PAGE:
|Apple and their iCloud offering may still be in pre-boot mode, but they've got a long way to go before the world knows what "cloud computing," "in the cloud" and iCloud really means. iCloud will let users do many of the same things that they can now do with MobileMe (bookmarks, iCal, email, etc). It will be a cloud-based storage service, and includes the long-anticipated Apple music service.
And now a survey done by The NPD Group found that only 22% of people knew what cloud computing" meant, but 3/4 of them though that they had used some type of cloud-based service. Apple launched their iCloud.com site last week, and will be launching iCloud as a service later this year. Storing things "in the cloud" generally means putting them online so that they can be accessed from many devices, like an iPhone, iPad or computer. Google Music, Amazon, Spotify and other streaming music services use cloud storage to make your music available and synched on any device you own.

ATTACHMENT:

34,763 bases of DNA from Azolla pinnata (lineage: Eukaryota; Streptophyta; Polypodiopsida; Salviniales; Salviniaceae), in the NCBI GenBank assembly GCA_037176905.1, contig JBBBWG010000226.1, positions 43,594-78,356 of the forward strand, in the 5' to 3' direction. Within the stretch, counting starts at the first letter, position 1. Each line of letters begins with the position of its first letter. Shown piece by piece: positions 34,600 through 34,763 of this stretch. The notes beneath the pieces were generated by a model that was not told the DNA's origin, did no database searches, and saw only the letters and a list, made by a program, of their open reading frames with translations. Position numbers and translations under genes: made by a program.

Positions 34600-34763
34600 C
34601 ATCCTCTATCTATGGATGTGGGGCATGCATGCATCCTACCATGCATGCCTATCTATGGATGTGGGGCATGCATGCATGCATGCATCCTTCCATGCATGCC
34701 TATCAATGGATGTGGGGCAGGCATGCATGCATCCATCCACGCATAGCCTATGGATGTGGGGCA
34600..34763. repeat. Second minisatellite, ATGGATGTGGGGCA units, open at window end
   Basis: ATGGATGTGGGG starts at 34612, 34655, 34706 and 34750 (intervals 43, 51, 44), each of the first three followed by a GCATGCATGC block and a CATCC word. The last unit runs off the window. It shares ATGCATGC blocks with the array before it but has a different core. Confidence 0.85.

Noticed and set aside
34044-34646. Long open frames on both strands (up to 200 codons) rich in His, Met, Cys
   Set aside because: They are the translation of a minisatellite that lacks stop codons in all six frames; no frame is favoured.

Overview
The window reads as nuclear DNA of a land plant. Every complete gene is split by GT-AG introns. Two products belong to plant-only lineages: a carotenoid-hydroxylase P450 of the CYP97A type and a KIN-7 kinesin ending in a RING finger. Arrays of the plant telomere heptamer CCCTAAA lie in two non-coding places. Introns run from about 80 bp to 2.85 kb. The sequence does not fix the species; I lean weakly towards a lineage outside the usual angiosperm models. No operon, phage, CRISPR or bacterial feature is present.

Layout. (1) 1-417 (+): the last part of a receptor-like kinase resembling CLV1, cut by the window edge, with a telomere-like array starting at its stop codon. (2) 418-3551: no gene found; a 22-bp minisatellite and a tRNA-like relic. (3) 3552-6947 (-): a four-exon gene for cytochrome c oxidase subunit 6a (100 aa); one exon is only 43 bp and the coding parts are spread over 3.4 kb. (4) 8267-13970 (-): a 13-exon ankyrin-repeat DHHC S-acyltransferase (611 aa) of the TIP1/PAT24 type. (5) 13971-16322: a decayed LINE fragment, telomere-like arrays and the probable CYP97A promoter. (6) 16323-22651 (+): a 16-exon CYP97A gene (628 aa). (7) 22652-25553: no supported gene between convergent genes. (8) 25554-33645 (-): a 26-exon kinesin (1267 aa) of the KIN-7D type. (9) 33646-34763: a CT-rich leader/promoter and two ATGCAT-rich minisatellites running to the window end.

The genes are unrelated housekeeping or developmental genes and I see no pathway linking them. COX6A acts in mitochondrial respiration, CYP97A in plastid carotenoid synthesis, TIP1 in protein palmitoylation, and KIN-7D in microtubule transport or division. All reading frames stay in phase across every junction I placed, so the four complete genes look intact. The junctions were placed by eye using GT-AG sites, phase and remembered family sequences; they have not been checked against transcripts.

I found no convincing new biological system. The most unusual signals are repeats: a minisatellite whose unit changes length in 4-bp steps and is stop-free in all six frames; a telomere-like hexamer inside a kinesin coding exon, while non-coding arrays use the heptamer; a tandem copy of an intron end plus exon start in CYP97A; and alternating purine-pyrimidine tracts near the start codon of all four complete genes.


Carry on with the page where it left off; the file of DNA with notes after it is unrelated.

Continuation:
"Whether they understand the terminology or not, consumers are actually pretty savvy in their use of cloud-based applications. They might not always recognize they are performing activities in the cloud, yet they still rely on and use those services extensively. Even so, they are not yet ready to completely give up on traditional PC-based software applications," said NPD analyst Stephen Baker in a statement.
Here's the details on the survey, from The NPD Group's "Digital Software and the Cloud Report" 2011
iCloud comes with with 5GB of free storage, with an option of 10GB for $20/year, 20GB for $40/year and 50GB for $100/year. Apple just added TV show rentals to the iCloud service last week.
Check out more about steaming music sites in the Spacelab Streaming Music Guide.